The opinion of the court was delivered by: Judge Jones
THE BACKGROUND OF THIS ORDER IS AS FOLLOWS
On February 23, 2007, Magistrate Judge Mannion filed a Report and Recommendation recommending that Defendant Birchwood Landscaping's Motion for Summary Judgment ("the Motion")(doc. 19) be granted in part and denied in part and that the Plaintiff's complaint be dismissed in part and proceed to trial on counts one, four in part, and five.
Objections to the Magistrate Judge's Report were due by March 12, 2007 and to date none have been filed. This matter is now ripe for disposition.
FACTUAL BACKGROUND/PROCEDURAL HISTORY
Plaintiff Elizabeth Kress ("Plaintiff") filed the instant action on March 21, 2005 by filing a complaint (doc. 1) against the Defendant, her former employer. The Plaintiff was employed by the Defendant, a sole proprietorship of Joseph Czarnecki from August 11, 2002 until her resignation in August 2003. Plaintiff was employed first as a sales associate in the Defendant's garden center and was later promoted to garden center manager. (Rec. Doc. 42, pp. 7-9). The Plaintiff alleges that Mr. Czarnecki sexually harassed her from the time she was hired until December 2002.
The complaint raises seven counts based on gender and pay discrimination. Count One raises a hostile work environment on the basis of gender claim in violation of Title VII of the Civil Rights Act of 1964, 42 U.S.C. § 2000e, et. seq., as amended. Count Two raises a quid pro quo sexual harassment claim in violation of Title VII. Count Three raises a retaliation claim for Plaintiff's exercise of her Title VII rights, in violation of Title VII. Count Four alleges discrimination on the basis of gender by not providing equal pay, in violation of the Equal Pay Act of 1963 ("EPA"), 29 U.S.C. §206(d). Count Five raises the Title VII gender discrimination allegations under the Pennsylvania Human Relations Act of 1955 ("PHRA"), 43 Pa. Con. Stat. Ann. § 951, et. seq., as amended. In Count Six, Plaintiff alleges that the Defendant constructively discharged her by subjecting her to gender and age discrimination. Finally, in Count Seven, Plaintiff alleges that the defendant intentionally inflicted emotional distress upon her in violation of the common law of Pennsylvania. The Plaintiff seeks damages and equitable relief. The Defendant answered the complaint on July 7, 2005. (Rec. Doc. 3).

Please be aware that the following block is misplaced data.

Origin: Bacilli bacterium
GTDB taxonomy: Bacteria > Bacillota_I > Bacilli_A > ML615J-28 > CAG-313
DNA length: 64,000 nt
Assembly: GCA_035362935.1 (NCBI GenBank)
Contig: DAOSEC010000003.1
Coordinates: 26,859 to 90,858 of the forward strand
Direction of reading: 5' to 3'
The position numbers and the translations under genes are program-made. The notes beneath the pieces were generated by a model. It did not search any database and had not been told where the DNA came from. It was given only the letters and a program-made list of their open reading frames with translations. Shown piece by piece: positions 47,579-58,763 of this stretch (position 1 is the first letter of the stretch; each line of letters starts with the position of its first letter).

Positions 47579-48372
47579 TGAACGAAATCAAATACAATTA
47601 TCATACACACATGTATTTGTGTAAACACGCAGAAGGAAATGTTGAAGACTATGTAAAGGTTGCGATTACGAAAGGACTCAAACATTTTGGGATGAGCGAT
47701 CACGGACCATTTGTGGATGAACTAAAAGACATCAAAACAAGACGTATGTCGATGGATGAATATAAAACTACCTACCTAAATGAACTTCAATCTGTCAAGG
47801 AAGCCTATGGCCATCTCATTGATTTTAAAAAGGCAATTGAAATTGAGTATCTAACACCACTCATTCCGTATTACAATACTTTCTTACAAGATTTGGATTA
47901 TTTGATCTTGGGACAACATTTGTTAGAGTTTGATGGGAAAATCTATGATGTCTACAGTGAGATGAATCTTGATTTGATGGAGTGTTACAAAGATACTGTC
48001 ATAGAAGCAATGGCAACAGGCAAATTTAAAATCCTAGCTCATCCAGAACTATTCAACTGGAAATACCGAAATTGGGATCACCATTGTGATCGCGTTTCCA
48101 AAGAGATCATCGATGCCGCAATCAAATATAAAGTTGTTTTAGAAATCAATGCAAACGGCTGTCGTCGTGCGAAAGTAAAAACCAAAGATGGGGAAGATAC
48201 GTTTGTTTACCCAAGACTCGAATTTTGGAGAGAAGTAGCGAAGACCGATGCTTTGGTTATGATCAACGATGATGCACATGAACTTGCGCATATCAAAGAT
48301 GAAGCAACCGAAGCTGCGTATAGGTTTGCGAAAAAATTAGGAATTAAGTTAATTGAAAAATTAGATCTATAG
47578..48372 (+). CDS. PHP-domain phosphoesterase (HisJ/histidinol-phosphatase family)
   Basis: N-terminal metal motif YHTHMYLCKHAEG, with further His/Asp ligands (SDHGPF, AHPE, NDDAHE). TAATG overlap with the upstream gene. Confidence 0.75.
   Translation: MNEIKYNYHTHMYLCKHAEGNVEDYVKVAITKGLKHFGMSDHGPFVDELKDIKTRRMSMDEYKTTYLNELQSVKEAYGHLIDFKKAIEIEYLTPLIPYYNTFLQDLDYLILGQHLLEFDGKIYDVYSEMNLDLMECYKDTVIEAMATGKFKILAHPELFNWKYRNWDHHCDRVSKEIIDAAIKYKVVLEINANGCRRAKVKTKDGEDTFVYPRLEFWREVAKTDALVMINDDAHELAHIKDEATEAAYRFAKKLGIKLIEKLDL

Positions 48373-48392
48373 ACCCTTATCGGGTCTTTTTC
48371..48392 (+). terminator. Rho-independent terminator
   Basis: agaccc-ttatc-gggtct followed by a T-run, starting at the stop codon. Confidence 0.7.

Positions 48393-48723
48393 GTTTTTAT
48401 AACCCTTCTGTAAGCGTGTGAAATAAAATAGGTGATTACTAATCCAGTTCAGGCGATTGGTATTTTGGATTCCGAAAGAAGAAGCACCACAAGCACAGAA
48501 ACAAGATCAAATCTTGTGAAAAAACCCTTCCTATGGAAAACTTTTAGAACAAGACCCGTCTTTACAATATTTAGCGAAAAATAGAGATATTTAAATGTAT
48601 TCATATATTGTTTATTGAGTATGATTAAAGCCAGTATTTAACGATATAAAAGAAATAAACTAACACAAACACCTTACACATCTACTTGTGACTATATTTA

Following the close of discovery, the Defendant moved for summary judgment on August 18, 2006. (Rec. Doc. 19). The motion was fully briefed by the parties, and on February 23, 2007, Magistrate Judge Mannion issued a Report and Recommendation on the motion for summary judgment.
When no objections are made to a magistrate's report, the district court is not statutorily required to review a magistrate judge's report before accepting it. See Thomas v. Arn, 474 U.S. 140, 149-50 (1985). According to the Third Circuit, however, "the better practice is to afford some level of review to dispositive legal issues raised by the report." Henderson v. Carlson, 812 F.2d 874, 878 (3d Cir. 1987). When a district court accepts a magistrate judge's report, the report becomes the judgment of the court. Id.
Our review of this case confirms Magistrate Judge Mannion's determinations and well-reasoned analysis, and while we have not been presented with any reason to revisit them, we do reiterate the salient aspects of the Magistrate Judge's report.*fn1
First, Magistrate Judge Mannion found that a genuine issue of material fact remained as to whether the Defendant is a covered Title VII employer. As noted by the Magistrate Judge, the protections of Title VII apply only to an employer as defined by Title VII.*fn2 We agree that the Defendant's evidence does not show whether or not it employed the threshold number of employees to be covered by Title VII in the subject years. Therefore, Magistrate Judge ...